However! When this book worked it worked. For how few sex scenes there were, the ones on the page were wonderful; equal parts tender, realistic, and sexy. Cade was one of my favorite rom-com heroines, I was rooting for her the whole time. I almost wish the entire book had been told from Cade’s point of view. I found her more interesting and her conflict more compelling. We didn’t really get to resolve any of Cade’s issues outside of her romantic life in a meaningful way and I wish that we had! Her relationship with her parents, with sex, with work they were complex and genuine, but their conclusions were not.

At the end of the day, I don’t think this was the book for me, but I do think it was enjoyable! Folks who liked Written in the Stars by Alexandria Bellefleur will enjoy this book in particular. More sapphic rom-coms and more sapphic stories that address and include sex toys!

Title/Author: Simple Justice by John Morgan Wilson

Reviewer: Jordan

Summary: Following the death of his lover and a scandal involving his Pulitzer Prize-winning article, crime reporter Benjamin Justice has fallen into a hazy, alcoholic reclusiveness. He is called back to the world of the living by an unexpected, and unwelcome, visit from Harry Brofsky, his former boss. Brofsky wants Ben to do some background work (strictly off the record) with another reporter on the investigation of a seemingly motiveless killing outside a local gay bar. Sucked in for reasons even he doesn't quite understand, Justice finds himself back in the life of gay bars, spurned lovers, dysfunctional families, and tawdry secrets all the things he had been trying to escape.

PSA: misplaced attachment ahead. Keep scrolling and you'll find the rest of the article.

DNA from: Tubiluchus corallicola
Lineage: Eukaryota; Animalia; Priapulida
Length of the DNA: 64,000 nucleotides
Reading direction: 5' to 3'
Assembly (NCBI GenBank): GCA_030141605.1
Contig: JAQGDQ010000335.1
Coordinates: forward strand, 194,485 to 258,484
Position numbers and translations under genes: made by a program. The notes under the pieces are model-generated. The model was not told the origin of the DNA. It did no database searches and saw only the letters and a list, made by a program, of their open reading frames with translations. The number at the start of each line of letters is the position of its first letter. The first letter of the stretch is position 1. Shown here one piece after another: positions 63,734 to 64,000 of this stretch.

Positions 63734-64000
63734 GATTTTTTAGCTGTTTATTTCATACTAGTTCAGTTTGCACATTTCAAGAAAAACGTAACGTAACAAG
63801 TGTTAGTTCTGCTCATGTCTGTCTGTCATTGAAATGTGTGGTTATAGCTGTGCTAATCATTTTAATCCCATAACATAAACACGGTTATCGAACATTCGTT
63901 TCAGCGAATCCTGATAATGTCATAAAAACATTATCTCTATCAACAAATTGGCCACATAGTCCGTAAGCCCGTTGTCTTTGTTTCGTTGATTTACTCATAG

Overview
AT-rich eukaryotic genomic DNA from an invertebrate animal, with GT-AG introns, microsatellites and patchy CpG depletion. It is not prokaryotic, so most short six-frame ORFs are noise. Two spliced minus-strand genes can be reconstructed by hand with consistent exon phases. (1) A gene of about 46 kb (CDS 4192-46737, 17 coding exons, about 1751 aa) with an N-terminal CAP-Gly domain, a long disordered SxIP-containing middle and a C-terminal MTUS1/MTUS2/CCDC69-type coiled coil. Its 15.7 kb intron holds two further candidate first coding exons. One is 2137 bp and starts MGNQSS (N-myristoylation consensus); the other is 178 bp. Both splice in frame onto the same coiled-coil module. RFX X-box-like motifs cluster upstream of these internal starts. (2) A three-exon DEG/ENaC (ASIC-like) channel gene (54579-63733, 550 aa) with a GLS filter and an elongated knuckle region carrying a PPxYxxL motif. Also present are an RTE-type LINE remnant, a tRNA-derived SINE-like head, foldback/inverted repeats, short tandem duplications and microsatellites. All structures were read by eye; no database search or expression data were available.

Series/Standalone: Benjamin Justice #1

Genre/Sub-genre: Mystery

Book Format: eBook

Length: 304 pages

LGBTQ+ Orientation: Gay

Content Warnings: Some homophobia and racism

Well-written/Editor Needed: Well-written 

Would I Recommend?: Yes

Notes: Simple Justice is the first book in a gay mystery series that was first published in 1996. In 2020 the author made major edits to the story and republished it under the same title. In October 2020, Steven Reigns of Lambda Literary interviewed the author on his revised novel: John Morgan Wilson on the Pain & Pleasure of Revising a Novel 25 Years Later. As of this review, the library does not have a copy of the new edition and thus, I have read the original.

Personal Thoughts: In the interview, Wilson says that parts of the book made him cringe when he reread it for the first time after 25 years. That's what led him to make changes to the book. Not having read the new edition, I’m not sure why he felt the need to make the changes he did. The original is a tightly packed novel with a fantastic mystery and a great set of characters.

I took my time reading it, but it was still a very engaging read every time I picked it up. It’s also very gritty in its reality. Ben has lost his partner to AIDS and is struggling to hold onto life when this case lands in his lap and pulls him back to his feet with his need to free an innocent kid. His humanity shines through the darkness, as does that of every other character here.